As of 1 July this year, the First Home Saver Account (FHSA) is no longer available to hopeful first home buyers.
The account provided savers with tax breaks and co-contributions from the government. It sounded pretty good but by the time it was scrapped, there was only around 47,000 active accounts, according to September 2014 estimates from the Australian Prudential Regulation Authority (APRA).
The scheme was poorly constructed and the risk of having your deposit money ending up in your super fund wasn’t received well by the general public!
If you were an account holder or you were planning to sign up to the First Home Saver Account, find out what this means for you and how to save a home loan deposit now that the FHSA is no more.
What if I had a first home buyer saver account?
Did you know that you can still receive a government co-contribution payment?
If you haven’t received it yet, you have until 30 June 2017 to lodge your claim for the period up to 30 June 2014.
Please note that you can only receive the government contribution after:
- You’ve lodged a tax return or you’ve lodged an FHSA notification of eligibility form if you don’t need to lodge a tax return.
- Your account provider has lodged an activity report with the Australian Taxation Office (ATO) by 31 October 2016.
After the ATO receives the necessary information, they generally take up to 60 days to calculate and pay the amount.
If your account is closed, you can complete a Government contribution destination nomination form which you can find on the ATO website.
Note: First Home Saver Accounts that were opened after 7:30pm on 13 May 2014 and deposits made after 1 July 2014 aren’t entitled to government contribution or tax concessions.
How did the First Home Saver Account work?
The first home saver account was a dedicated bank account introduced by the Australian Labor Party in 2007 to help first home buyers save a deposit. It worked a lot like a superannuation account in that it’s money contributed by the account holder and accessed at a later date.
What was great about this was that you received tax and social security concessions and the government even chipped in with a co-contribution, specifically, up to $1,020 on the first $6,000 you deposited each year.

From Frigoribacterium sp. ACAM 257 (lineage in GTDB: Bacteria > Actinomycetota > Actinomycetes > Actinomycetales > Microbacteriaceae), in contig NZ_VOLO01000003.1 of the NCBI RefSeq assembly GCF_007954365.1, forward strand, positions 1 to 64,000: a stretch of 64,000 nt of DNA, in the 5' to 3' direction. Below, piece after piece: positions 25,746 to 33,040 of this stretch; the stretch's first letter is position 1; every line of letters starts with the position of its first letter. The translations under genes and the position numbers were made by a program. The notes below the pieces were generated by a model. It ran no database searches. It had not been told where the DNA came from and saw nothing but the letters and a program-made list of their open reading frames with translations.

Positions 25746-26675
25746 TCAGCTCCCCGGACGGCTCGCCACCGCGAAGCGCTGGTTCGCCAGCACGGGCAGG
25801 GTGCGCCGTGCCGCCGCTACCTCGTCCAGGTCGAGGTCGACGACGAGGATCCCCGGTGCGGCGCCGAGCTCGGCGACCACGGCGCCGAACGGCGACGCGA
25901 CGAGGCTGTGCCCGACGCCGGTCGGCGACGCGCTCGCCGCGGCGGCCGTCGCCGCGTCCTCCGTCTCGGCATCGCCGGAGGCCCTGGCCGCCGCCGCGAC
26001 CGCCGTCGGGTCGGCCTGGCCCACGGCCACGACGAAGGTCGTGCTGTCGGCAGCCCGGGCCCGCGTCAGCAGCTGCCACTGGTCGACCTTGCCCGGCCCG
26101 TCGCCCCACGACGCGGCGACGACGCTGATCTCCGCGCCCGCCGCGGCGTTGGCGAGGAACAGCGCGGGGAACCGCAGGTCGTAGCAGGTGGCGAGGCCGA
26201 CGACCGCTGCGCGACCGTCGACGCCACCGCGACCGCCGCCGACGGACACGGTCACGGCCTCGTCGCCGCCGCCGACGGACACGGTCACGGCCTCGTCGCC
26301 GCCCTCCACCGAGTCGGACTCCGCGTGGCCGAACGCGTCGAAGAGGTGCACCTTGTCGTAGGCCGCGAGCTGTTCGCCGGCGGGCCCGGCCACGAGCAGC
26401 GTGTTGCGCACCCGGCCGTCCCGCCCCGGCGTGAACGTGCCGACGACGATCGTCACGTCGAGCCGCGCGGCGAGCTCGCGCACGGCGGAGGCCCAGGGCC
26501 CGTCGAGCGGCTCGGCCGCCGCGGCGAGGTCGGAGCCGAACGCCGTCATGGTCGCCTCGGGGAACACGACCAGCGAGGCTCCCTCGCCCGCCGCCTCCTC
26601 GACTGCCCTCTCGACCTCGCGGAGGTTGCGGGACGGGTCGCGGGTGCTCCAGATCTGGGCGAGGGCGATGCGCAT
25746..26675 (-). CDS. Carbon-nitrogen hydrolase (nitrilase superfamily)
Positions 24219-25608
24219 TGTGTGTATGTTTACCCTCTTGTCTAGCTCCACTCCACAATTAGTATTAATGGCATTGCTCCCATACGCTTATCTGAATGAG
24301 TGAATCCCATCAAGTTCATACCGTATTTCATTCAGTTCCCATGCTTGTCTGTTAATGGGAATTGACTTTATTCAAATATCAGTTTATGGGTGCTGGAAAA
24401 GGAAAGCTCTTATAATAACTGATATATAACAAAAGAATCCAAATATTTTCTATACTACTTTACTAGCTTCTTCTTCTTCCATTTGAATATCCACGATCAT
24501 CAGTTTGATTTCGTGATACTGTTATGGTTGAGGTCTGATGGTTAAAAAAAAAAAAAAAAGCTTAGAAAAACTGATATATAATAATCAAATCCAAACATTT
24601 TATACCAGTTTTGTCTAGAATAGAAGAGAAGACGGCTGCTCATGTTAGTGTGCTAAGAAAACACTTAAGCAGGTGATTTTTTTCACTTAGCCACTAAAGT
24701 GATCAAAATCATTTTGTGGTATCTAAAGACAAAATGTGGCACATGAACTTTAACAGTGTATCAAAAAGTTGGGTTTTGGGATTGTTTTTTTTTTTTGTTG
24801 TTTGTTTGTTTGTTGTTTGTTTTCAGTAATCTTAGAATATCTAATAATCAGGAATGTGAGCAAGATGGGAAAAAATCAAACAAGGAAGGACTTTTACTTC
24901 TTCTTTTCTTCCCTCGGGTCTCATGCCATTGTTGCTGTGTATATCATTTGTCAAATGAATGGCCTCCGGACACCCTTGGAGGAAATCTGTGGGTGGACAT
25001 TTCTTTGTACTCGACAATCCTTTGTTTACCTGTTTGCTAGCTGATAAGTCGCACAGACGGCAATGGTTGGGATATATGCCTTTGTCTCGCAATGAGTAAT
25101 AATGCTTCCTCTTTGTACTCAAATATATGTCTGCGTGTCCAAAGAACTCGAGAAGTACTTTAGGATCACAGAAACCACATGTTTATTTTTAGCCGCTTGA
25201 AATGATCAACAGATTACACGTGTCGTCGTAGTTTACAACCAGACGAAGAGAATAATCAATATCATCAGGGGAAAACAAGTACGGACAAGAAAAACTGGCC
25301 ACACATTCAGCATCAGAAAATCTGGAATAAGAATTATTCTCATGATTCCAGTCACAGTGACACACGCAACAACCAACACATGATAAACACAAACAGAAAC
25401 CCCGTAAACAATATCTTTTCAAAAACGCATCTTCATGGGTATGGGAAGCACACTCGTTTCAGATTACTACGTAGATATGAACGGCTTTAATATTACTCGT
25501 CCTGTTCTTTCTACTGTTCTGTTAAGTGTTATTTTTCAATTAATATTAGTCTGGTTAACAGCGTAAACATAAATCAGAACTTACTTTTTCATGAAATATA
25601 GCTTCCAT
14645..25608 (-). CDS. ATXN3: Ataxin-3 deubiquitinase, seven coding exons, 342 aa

Although tax concessions were also granted to FHSA holders, there were restrictions on when you could access your money and the funds could only be used for a payment on your first home.
On top of that, the maximum account balance was capped at $90,000. Once your savings reached this level, only interest and earnings could be added to the balance.
Why was the scheme scrapped?
The problem with the First Home Saver Account was that in order to close the account and access the funds, you had to deposit at least $1,000 every year into the account for at least four financial years, which was known as the ‘four year rule’.
Because of this rule, the number of first home saver accounts and the quantity of savings grew much more slowly than the the government expected.
The Treasury forecasted 730,000 accounts and a $6.5 billion balance for 2012 but the estimation wasn’t even close to being met even towards the end of 2014.
Instead of attempting to save it, the government scrapped the First Home Saver Account scheme entirely.
If you’re an existing first home saver account holder, you can access your funds because these accounts have now been converted into ordinary savings accounts.
How to save a deposit
Even though the FHSA is gone, you can still save a home loan deposit the old fashioned way.
If you’re not sure of how much to save for a deposit, you can start by setting a goal of 5% of the property value since it’s a great target and meets most lender’s requirements for genuine savings, which is typically, savings that have been held for 3 months in a savings account.
Of course, in reality, you’ll need a bit more than 5% to cover such expenses as stamp duty and conveyancing costs, depending on the state you’re buying in. There’s also the cost of Lenders Mortgage Insurance (LMI) to think about.
LMI is a one off fee generally charged when borrowing more than 80% of the property value and can amount to thousands of dollars depending on the value of the property you want to buy.
You can use the LMI calculator to get an estimate on the amount of LMI you’ll have to pay. The bigger your deposit, the less you’ll pay in LMI.
After you’ve met your savings goal, take action and speak with your mortgage broker. The longer you wait, the higher the chance that house prices will rise and you’ll need an even bigger deposit.
Luckily, the First Home Owners Grant (FHOG) is still in place to help you along. Find out how to qualify for the grant and what documents you’ll need by checking out our FHOG guide.
To learn more about how you can save a deposit and break out of the rental trap, have a look at the saving for a home deposit page for some great tips.
There are no deposit solutions out there!
Although saving a good deposit is typically the best way to get into the Australian property market, the scrapping of the FHSA scheme doesn’t have to stop you from getting a home loan.
The no deposit home loan page provides more info on getting approved and what other no deposit solutions are available to first home buyers.
Get help from a mortgage broker
Our mortgage brokers are credit specialists who understand how to get first home buyers approved for a home loan even if they have a low deposit or no deposit at all.
Call us on 1300 889 743 or complete our free assessment form to get in touch with one of our mortgage brokers.